You see, the woods are full of wolves – prudes and bluenoses – who think we’re all a bunch of sickos who need to be locked up, and our resorts, clubs, campgrounds, parks, and beaches permanently closed. Sadly, that may be the attitude of the majority of Americans.

But fortunately, while we do have majority rule in this country by design, our founding fathers soon realized that they had also inadvertently created a system of government by which the majority could tyrannize a minority, and that was not their intention. So two years after adopting our Constitution in 1787, the framers then adopted its first ten Amendments in 1789. They intended the Bill of Rights to correct their oversight – to protect the rights of minorities.

You have an absolute right to take your clothes off and run around naked in public if you want to (as long you’re in an appropriate setting and you’re not being lewd or lascivious, that is). You have the right to live, work, play, and even socialize in the nude. And where, exactly, do these rights come from?

Well, most good citizens who remember what they were taught in ninth grade civics class tend to think of these rights as being guaranteed by the freedom of expression and freedom of assembly clauses of our First Amendment, and they are.

But they are also protected by our Ninth Amendment which says that all rights not previously conveyed to the Federal government, or to the States, shall be retained by the people themselves.

That is important. Please remember it.

Your Government Affairs Team is charged with the responsibility of continually monitoring all proposed Federal and State legislation – and all County and local ordinances, rules, and regulations as well – for actions which could, potentially, infringe upon your right to social nudity.

In order to do that, we first need to hear about such threats. And at the Federal and State levels, we’re pretty well covered.

For Federal and State laws, and regulations that have the effect of law, we have tools at our disposal that allow us to search all Bills for key words like “naked,” “nude,” “nudity,” etc., and then track their progress through the legislature. We are further aided by John Hunter, Chairman of our Federal Government Affairs committee, who also brings Bills of concern to our attention in time for us to intervene.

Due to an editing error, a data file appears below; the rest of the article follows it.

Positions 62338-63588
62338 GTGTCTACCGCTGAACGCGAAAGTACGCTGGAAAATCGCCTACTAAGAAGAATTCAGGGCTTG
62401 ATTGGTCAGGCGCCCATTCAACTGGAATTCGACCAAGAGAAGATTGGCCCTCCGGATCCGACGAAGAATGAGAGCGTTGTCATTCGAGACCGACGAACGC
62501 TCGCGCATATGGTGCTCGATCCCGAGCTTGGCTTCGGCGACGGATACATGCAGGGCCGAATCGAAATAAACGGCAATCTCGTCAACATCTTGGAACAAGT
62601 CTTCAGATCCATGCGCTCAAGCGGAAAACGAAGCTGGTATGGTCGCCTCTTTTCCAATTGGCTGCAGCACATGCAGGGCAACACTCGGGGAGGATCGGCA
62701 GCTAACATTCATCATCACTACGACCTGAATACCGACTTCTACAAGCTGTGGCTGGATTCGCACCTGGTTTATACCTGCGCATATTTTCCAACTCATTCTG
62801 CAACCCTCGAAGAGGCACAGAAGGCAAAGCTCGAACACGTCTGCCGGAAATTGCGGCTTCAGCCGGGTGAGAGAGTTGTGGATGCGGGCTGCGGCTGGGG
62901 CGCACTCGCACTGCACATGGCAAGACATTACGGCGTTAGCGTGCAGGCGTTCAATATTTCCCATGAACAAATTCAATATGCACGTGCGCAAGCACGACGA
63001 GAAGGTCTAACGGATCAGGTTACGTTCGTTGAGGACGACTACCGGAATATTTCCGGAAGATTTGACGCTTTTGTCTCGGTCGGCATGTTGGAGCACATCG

And here in the Florida Region, we are very lucky to have the services of Ramon Maury, our own professional lobbyist in Tallahassee, who also alerts us to proposed State laws and regulations that could adversely impact our chosen way of life.

But it’s for proposed County and local ordinances that we need your assistance.

Ralph Collinson, President of the Florida Region, has talked about the importance of volunteering to help protect your right to social nudism, and here is another way for you to become involved without lifting a finger.

For several years, AANR’s Community Awareness Team program has lain dormant. And now we’re re-activating it in response to increasing challenges from those who would seek to harm our lifestyle.

You can think of the CAT as AANR’s “Early Warning System” to alert us to proposed County and local ordinances that could hurt you and all of us.

By doing nothing more than what you’re already doing – that is, reading your local newspapers, keeping up with the news on your local radio and TV stations, and talking with your family, friends, neighbors, and workmates – you can maintain an awareness of hostile actions being contemplated in your County and municipality and then tell us about them so we can get out in front of the curve instead of behind it.

Won’t you help? You can become a Community Awareness Team member by simply raising your hand.

Contact me, your Regional Government Affairs Team Chairman, at, and let me know that you want to be a CAT volunteer. Following a tiny little bit of instruction, you’ll be left alone. You won’t be badgered or harassed or contacted at all unless we need to mount a grassroots campaign to head off some kind of impending legislative disaster.

In the grand scheme of things, that’s really not likely to happen. But we need to have at least one watchdog in every community in every County in the country for this program to work.

You can be a part – an important part – of our efforts to protect and preserve your rights as a nudist. And this is the easiest way possible for you to get involved.

Had it not been for a concerned AANR member, the proposed ordinance to ban nudity in Clay County, Florida, would never have come to our attention in time for us do anything about it. As it was, we were nearly too late. But, because he let us know in time, AANR was able to influence that bad action for the good of our members.

Yes, the world is full of people who would like nothing more than to take away our right to social nudity and curtail the way we like to play. We can’t let that happen. And with your help, it won’t..

Next month, how to start your own nude beach (or park or campground) on public land. It’s easier than you might think!